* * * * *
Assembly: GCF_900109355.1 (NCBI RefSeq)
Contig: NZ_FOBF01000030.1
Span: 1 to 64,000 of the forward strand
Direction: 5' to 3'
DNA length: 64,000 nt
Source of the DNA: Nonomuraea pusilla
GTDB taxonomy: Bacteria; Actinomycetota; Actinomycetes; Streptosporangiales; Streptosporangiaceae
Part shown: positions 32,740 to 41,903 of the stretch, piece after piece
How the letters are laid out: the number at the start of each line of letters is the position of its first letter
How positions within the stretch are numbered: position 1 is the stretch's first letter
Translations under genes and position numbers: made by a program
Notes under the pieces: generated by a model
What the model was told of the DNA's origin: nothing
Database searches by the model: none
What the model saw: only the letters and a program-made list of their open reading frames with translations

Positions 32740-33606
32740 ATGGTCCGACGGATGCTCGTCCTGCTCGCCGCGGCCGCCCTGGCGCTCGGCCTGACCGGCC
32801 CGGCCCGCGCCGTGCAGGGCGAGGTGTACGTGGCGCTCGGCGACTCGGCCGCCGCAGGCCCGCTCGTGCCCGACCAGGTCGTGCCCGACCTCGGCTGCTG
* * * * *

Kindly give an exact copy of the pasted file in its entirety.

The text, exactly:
Assembly: GCF_900109355.1 (NCBI RefSeq)
Contig: NZ_FOBF01000030.1
Span: 1 to 64,000 of the forward strand
Direction: 5' to 3'
DNA length: 64,000 nt
Source of the DNA: Nonomuraea pusilla
GTDB taxonomy: Bacteria; Actinomycetota; Actinomycetes; Streptosporangiales; Streptosporangiaceae
Part shown: positions 32,740 to 41,903 of the stretch, piece after piece
How the letters are laid out: the number at the start of each line of letters is the position of its first letter
How positions within the stretch are numbered: position 1 is the stretch's first letter
Translations under genes and position numbers: made by a program
Notes under the pieces: generated by a model
What the model was told of the DNA's origin: nothing
Database searches by the model: none
What the model saw: only the letters and a program-made list of their open reading frames with translations

Positions 32740-33606
32740 ATGGTCCGACGGATGCTCGTCCTGCTCGCCGCGGCCGCCCTGGCGCTCGGCCTGACCGGCC
32801 CGGCCCGCGCCGTGCAGGGCGAGGTGTACGTGGCGCTCGGCGACTCGGCCGCCGCAGGCCCGCTCGTGCCCGACCAGGTCGTGCCCGACCTCGGCTGCTG